Aside from their intimidating build and calm yet confident demeanor, Rottweilers also flaunt a great variety of coat colors and patterns that people may not know about.
Rottweilers are among the well-sought-after dog breeds. These powerful dogs are known for their loyalty and great guarding instincts, making them great family and protection dogs.
In this guide, we will talk about the breed’s colors and markings as well as answer questions about whether colors affect a dog’s behavior and health. So, keep reading to learn more!
How Many Rottweiler Colors Are There?
To date, there are seven known colors of the Rottweiler breed, regardless of their type. Three of them are the standard colors of the breed, while the other four are rare or uncommon.
The seven colors of the Rottweiler include:
- Black and mahogany
- Black and rust
- Black and tan
- Solid black
Among the list, only black and mahogany, black and rust, and black and tan colors are recognized by the American Kennel Club (AKC) as the standard colors of the dog breed.
This means that only Rottweilers bearing these colors are allowed and qualified to participate in any conformation shows set by the said kennel club.
White, all-black, red, and blue Rottweilers are automatically disqualified from joining as they are not recognized as being within the standard of the Rottweiler breed.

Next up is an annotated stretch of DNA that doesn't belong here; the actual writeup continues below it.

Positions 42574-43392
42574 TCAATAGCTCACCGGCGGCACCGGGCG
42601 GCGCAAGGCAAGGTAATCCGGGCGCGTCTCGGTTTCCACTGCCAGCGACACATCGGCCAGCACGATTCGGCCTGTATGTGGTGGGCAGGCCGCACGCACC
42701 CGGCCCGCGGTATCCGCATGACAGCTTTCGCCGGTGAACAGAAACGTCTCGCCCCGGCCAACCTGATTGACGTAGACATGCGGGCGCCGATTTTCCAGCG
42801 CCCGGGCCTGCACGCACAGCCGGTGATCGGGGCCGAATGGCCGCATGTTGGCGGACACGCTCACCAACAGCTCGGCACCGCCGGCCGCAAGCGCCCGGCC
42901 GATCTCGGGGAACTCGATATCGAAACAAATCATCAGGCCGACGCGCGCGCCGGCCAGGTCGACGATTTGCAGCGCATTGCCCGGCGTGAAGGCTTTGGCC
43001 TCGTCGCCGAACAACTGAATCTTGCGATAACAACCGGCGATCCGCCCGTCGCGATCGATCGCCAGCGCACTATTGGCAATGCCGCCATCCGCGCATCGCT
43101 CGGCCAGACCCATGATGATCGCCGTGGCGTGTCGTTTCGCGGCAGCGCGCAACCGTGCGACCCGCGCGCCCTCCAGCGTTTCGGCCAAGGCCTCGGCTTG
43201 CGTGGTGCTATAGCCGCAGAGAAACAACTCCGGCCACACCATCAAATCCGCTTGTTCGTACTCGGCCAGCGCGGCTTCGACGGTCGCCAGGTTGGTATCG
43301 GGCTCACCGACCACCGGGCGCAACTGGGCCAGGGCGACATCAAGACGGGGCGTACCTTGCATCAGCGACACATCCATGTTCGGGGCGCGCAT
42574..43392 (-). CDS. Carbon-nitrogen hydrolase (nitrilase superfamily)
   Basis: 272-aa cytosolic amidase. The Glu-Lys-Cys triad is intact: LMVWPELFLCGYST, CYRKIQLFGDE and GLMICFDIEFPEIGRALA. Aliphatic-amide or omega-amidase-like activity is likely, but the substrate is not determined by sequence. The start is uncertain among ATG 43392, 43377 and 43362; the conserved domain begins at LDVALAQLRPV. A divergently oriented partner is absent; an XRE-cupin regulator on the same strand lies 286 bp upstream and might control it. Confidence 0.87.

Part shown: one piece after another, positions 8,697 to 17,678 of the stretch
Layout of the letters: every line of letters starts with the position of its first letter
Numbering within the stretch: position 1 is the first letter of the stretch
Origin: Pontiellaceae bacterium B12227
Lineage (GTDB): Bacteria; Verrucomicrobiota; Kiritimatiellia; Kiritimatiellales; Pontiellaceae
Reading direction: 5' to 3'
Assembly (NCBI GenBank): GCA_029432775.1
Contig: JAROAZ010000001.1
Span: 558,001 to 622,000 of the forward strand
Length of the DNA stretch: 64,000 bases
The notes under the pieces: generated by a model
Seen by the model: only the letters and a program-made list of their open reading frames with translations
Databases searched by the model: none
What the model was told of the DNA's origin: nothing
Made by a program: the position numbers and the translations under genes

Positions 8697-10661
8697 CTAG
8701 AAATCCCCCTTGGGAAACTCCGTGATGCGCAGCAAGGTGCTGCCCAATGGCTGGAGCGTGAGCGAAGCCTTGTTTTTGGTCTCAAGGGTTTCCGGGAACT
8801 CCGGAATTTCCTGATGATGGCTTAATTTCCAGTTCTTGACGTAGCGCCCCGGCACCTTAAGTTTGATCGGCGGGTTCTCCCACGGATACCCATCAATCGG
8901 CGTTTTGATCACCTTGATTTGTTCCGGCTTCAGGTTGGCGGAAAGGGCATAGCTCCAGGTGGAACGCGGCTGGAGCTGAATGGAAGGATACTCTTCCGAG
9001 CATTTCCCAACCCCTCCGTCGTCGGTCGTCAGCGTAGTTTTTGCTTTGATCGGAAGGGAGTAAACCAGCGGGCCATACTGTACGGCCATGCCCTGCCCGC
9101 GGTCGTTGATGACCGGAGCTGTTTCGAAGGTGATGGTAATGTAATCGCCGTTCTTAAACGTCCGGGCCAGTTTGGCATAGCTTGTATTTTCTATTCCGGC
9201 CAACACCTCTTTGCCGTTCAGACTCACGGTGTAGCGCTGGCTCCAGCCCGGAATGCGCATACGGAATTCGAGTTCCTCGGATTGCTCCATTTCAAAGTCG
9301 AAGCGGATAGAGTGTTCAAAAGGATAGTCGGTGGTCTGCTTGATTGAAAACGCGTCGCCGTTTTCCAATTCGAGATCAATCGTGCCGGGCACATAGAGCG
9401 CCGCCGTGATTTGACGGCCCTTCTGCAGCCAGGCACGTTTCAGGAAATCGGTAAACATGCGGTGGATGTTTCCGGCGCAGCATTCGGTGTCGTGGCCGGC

7 Rottweiler Colors
In this part, we have included a description and photo of each Rottweiler color that exists. That way, you will have a visual representation of what a Rottweiler looks like in specific coat colors.
1. Black and Mahogany
The black and mahogany color is among the most common and most popular Rottweiler color. However, it can still be quite hard to differentiate them from the rest of the Rottweiler colors.
Rottweilers of this color will flaunt a deep red to brownish mahogany color. As compared to the other colors, black and mahogany-colored Rottweilers will have the darkest-colored markings.
The pattern of markings on a Rottweiler’s coat can differ from dog to dog. However, there must be a single mahogany-colored spot over each eye.
Meanwhile, the rest of the markings should be found on the cheeks, as a strip around each side of the muzzles except on the bridge of the nose, on the throat, and as a triangular mark on both sides of the chest.
2. Black and Rust
Rottweilers flaunting the black and rust variation are quite common. This color is so popular that you may find one of these in dog parks or anywhere you go.
To differentiate this from the previous color variation, rust markings will not be as dark and deep as mahogany markings. Likewise, it will also not be as bright and light as the tan markings.